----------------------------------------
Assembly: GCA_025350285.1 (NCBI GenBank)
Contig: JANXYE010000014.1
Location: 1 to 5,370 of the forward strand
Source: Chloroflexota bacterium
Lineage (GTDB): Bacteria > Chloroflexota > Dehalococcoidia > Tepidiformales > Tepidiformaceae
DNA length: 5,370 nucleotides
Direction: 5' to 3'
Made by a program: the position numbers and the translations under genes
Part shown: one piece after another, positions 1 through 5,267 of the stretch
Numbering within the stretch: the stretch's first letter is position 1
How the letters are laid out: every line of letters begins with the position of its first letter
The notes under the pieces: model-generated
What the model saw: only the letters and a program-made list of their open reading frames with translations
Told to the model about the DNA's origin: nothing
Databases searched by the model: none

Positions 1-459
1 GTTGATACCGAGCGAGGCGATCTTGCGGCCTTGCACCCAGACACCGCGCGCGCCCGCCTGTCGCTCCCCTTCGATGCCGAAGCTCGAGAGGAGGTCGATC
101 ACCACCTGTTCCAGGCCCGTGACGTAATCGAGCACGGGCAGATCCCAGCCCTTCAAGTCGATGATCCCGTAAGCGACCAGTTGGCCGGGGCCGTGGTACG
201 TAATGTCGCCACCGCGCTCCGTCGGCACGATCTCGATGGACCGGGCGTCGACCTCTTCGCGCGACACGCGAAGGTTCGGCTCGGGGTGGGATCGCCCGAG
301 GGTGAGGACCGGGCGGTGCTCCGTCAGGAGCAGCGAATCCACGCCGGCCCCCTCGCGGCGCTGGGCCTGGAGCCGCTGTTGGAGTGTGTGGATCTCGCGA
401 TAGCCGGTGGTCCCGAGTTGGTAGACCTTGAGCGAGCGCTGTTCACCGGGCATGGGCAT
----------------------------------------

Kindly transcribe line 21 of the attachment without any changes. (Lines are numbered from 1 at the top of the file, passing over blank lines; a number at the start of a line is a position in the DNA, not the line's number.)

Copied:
401 TAGCCGGTGGTCCCGAGTTGGTAGACCTTGAGCGAGCGCTGTTCACCGGGCATGGGCAT